Men’s tennis has enjoyed a miniature Renaissance on the back of the Federer-Nadal rivalry, but by and large, it’s still a flawed, semi-popular sport. Ever since the days of, say, Mark Philippoussis firing uncontested 140-mph serves by his opponent, men’s tennis has been largely devoid of the long, exciting volleys and rallies that still occur more often on the women’s circuit.
But perhaps the sheer power of self-amusement can bring some fans back to the game. To that end, fans of Sam Querrey - some of whom are old friends from high school - have termed themselves “The Samurai.” They don’t really have much in common with ninjas or anything, but they’re just fantastic at badgering opponents into frustrated submission.
YAHOO! SPORTS reported on the Samurai (no S; “samurai” is plural) and their spectacular devotion to both the player and the cause:
The club members wear Samurai headbands, Samurai pants and body paint that spells out – what else? – “SAMURAI.” Armed with sturdy vocal cords and a bongo, they are as loud as the 6-foot-6 Querrey is tall. In some cases, they’re as well known as Querrey, who entered the tournament here ranked No. 32 in the world […].
Two weeks ago, for example, tournament officials at an ATP stop in Indianapolis flew out five members of the Samurai to help enliven the event. Querrey’s posse passed out more than 400 Samurai headbands and dozens of T-shirts.
Oh, but this group of fans prides itself on one thing:
sportsmanship annoying the hell out of the opponent. One recent victim, for example, said they “just showed they have no class.” And perhaps they don’t. But they do have an inventive sense of humor, and that leads to truly awesome anecdotes like these:
At the 2006 L.A. Tennis Open, eight of Querrey’s high school classmates showed up for his first-round match against Vince Spadea with body paint that spelled out “SAMS CLUB.” They were determined to be seen – and heard. And so they were, being their now-typically loud, boisterous selves throughout the match.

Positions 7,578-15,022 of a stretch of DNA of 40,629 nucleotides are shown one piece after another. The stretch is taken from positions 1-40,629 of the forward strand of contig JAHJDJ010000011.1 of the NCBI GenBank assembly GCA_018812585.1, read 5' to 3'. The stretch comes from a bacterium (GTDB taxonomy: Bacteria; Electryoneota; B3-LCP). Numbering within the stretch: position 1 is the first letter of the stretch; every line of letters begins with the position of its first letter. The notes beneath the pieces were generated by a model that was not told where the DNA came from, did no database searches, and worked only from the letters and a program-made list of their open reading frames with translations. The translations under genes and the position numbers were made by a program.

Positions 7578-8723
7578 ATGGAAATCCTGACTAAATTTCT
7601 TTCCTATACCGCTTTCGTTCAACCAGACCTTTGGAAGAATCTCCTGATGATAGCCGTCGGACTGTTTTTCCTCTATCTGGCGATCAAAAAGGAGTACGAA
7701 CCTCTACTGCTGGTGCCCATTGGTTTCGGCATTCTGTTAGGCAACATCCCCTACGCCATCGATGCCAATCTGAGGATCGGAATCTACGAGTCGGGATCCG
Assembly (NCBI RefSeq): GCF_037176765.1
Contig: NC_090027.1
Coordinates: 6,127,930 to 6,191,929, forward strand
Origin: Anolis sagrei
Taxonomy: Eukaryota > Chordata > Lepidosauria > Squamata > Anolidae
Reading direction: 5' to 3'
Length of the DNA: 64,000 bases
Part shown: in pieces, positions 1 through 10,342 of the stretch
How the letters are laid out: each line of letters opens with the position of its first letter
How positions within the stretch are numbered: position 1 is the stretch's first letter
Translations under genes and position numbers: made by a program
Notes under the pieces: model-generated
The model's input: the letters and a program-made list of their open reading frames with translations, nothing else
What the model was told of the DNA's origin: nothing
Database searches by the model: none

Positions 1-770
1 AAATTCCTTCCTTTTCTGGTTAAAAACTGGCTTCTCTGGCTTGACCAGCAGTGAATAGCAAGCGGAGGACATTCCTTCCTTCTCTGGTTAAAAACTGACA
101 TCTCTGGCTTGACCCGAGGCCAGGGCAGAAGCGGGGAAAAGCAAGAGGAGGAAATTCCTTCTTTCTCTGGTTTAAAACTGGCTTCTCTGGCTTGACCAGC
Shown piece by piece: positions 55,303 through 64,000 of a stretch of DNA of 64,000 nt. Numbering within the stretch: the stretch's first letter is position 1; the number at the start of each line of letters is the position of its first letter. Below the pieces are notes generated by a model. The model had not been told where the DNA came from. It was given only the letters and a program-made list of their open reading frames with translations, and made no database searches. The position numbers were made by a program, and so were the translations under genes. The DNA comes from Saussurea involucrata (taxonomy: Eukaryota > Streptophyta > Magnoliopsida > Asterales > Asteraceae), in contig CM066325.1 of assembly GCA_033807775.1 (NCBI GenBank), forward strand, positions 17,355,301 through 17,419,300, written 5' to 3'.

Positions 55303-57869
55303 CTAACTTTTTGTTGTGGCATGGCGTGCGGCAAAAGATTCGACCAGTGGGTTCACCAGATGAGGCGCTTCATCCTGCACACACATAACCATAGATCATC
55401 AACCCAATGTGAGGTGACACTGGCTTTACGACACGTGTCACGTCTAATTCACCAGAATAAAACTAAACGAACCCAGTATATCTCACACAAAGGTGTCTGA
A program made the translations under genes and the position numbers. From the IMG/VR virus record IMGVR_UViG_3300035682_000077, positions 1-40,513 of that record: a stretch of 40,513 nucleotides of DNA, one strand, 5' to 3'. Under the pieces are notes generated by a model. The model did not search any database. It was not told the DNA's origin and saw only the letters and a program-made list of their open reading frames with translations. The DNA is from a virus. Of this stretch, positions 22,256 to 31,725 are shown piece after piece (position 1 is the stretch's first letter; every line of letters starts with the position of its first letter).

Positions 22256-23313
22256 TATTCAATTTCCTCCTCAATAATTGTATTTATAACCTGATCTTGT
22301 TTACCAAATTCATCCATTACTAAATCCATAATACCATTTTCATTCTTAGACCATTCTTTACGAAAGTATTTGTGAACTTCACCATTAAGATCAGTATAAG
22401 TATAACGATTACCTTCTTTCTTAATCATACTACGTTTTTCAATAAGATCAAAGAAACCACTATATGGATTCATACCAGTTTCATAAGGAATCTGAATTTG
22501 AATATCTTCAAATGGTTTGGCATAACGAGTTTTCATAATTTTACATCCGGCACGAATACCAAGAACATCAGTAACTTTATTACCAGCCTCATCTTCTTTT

“Spadea took a swing at a plant, he was so upset,” Dan Farrugia, 20 and one of the group’s ringleaders, recalled with a grin.
But when players start firing balls at them? Oh, now you’re just letting them win - and in most epic fashion:
This past week, […] the Samurai brought extra bodies, enabling them to spell THE SAMURAI and extend their creativity. Case in point: During Querrey’s second-round match against Ryan Sweeting, when Sweeting swatted a ball 20 rows into the grandstand seats in frustration, the Samurai members quickly shuffled positions and spelled out “AMATEURISH.”
You can’t see from there, but we’re standing up and applauding as hard as we can.
Tennis needs more of this, though, right? If it caters exclusively to the whitehairs and crickets, its fan base will, well, die off. With all due respect to those who enjoy the game, it’s becoming something of a relic. This is a way back in for fans, a way for them to get the same level of interaction and enjoyment that they get from bigger events like football and basketball. God forbid someone have some fun watching a tennis match, right?
So to that end, a little help for the guys. Since the “AMATEURISH” card - while spectacular in both design and execution - has been played, they may need a couple more anagrams for “THE SAMURAI.” Here’s a few.
I RUE ASTHMA: Perfect for raising awareness of this cruel disease. Limited utility for tennis.
HE IS TRAUMA: Kind of badass, although a little uncouth. Use this for when Querrey puts an overhand smash through an unlucky player’s chest cavity.
AIM US, HATER: If normal cheers are ineffective at producing a Sweeting-like reaction from a frustrated opponent, this direct (if grammatically incorrect) challenge may do the trick.
RAISE AT HUM: The Samurai begin to hum, at which every fan stands up and hums as well. You can’t tell me this wouldn’t be more than mildly disconcerting for an opponent.
MASH IT UREA: Now you’re just getting juvenile, guys. Avoid.